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Suicide Attack Kills 5 Foreign Guards in Kabul

A suicide bomber has killed five foreign security guards in an attack at a compound in Kabul on Tuesday.

Authorities say the bomber, who was riding a motorcycle, set off his explosives near the entrance of Camp Gibson that houses the counter narcotics department and a foreign security firm. Afghan police say the bomber was wearing a police uniform and was able to get through several checkpoints.

At least two of the guards who were killed were identified as Nepalese.

Six people were wounded in the blast that took place near Kabul's airport.

Local resident Ahmad Zia was nearby when the explosion occurred.

"It was early morning and I was asleep. Suddenly an explosion woke me up," he said. "We were told that there was a suicide attack inside a foreign base. There was human flesh lying outside the base. We tried to go inside the base to find out what happened but there were Americans who didn't let us in."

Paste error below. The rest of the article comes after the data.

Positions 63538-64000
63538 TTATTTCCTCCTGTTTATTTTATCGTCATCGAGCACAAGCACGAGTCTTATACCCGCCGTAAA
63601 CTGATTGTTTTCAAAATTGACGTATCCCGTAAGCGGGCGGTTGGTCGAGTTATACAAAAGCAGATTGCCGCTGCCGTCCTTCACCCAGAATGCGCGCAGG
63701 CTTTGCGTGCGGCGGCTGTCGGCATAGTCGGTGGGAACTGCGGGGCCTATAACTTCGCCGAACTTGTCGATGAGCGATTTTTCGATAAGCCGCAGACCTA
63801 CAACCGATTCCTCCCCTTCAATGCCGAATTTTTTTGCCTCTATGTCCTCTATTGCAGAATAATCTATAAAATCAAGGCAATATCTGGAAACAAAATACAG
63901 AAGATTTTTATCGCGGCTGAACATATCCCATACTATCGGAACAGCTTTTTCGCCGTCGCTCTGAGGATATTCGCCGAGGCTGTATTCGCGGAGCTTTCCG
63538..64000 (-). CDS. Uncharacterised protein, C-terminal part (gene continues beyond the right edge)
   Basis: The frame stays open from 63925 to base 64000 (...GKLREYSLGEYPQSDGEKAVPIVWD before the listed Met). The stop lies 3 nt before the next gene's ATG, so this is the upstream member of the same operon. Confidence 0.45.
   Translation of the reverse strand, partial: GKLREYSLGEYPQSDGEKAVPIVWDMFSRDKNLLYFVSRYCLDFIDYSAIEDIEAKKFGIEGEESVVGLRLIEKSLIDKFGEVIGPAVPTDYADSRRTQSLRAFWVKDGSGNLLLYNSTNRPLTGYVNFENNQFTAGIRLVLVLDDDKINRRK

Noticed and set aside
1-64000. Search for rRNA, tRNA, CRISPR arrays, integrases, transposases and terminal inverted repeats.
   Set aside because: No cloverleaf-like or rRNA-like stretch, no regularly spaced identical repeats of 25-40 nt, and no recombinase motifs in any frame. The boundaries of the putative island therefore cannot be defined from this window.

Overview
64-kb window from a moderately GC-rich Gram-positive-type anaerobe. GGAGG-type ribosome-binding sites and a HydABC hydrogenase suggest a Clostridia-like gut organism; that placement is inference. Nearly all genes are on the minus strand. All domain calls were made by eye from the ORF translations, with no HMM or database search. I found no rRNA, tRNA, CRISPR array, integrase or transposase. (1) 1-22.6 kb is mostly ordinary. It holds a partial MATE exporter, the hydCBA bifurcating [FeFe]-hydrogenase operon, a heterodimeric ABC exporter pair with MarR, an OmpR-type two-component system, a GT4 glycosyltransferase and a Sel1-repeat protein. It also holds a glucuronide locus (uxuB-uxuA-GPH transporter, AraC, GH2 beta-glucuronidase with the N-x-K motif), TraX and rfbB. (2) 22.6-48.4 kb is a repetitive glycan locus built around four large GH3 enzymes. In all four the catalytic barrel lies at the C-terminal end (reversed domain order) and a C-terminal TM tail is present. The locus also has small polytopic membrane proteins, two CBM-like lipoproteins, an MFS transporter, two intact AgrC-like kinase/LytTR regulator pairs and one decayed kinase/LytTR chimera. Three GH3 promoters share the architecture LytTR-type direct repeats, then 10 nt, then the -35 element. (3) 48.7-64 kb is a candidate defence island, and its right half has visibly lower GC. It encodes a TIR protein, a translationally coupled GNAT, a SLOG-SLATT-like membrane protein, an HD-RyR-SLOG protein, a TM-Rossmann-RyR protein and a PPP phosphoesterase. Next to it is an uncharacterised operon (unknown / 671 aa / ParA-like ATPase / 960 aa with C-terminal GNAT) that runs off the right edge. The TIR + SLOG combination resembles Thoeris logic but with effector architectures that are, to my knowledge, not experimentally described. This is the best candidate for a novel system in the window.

Taliban claimed responsibility

The Taliban claimed responsibility for the attack, saying 15 "invader soldiers" were killed and many vehicles damaged at what it said was a foreign intelligence base. The insurgent group often exaggerates death tolls and details of its attacks.

The U.S. Embassy in Kabul said Tuesday "attacks like this will not deter the Afghan people and the international community from continuing to work together to further the development of Afghanistan."

The violence comes as the United States is preparing to withdraw most of its forces from Afghanistan by the end of the year. It also comes amid a standoff over the country's presidential election.

Both presidential candidates, Abdullah Abdullah and Ashraf Ghani, have agreed to a United Nations-supervised audit of the June 14 runoff vote. Initial results showed Ghani in the lead by a million votes.

Abdullah rejected the outcome, accusing President Hamid Karzai, election authorities and the Ghani campaign of colluding against him to rig the vote that could lead to the first peaceful transfer of power in Afghanistan’s history.